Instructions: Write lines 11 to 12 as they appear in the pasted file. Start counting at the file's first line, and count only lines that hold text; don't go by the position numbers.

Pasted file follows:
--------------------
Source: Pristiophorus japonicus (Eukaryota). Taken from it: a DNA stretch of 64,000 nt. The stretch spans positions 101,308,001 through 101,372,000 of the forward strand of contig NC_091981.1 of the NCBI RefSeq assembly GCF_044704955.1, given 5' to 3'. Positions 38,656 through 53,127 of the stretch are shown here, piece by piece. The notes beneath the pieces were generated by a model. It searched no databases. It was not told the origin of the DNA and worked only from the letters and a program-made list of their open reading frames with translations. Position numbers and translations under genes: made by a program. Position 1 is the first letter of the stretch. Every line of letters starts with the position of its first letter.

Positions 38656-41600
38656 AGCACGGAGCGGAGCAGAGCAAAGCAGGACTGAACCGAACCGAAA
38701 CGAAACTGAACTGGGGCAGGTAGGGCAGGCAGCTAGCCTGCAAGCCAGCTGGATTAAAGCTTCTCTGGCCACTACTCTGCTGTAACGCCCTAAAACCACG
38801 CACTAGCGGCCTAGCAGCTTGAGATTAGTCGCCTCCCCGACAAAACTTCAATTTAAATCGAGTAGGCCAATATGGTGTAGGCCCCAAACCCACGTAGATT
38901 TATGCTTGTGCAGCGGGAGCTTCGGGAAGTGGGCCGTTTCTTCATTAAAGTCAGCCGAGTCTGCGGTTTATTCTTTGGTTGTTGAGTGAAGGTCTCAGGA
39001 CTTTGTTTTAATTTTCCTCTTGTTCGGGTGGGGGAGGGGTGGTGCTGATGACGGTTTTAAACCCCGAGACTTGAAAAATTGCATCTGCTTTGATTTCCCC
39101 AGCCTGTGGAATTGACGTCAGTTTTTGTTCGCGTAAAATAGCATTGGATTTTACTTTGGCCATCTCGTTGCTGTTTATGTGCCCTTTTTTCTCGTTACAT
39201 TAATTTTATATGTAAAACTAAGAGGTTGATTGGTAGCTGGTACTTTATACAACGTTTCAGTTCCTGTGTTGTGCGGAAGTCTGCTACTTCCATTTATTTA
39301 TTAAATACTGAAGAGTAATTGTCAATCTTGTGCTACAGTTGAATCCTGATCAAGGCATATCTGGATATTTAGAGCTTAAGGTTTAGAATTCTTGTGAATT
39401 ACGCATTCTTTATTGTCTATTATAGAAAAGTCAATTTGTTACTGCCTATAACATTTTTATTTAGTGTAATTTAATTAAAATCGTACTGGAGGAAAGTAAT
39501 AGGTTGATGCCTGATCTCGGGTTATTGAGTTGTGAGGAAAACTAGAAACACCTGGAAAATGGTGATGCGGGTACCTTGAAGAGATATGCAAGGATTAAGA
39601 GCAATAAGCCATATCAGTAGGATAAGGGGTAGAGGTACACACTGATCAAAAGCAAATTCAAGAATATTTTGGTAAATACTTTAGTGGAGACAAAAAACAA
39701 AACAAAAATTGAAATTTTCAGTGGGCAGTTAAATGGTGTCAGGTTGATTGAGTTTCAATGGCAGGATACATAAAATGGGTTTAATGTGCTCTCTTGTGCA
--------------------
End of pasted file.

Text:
39401 ACGCATTCTTTATTGTCTATTATAGAAAAGTCAATTTGTTACTGCCTATAACATTTTTATTTAGTGTAATTTAATTAAAATCGTACTGGAGGAAAGTAAT
39501 AGGTTGATGCCTGATCTCGGGTTATTGAGTTGTGAGGAAAACTAGAAACACCTGGAAAATGGTGATGCGGGTACCTTGAAGAGATATGCAAGGATTAAGA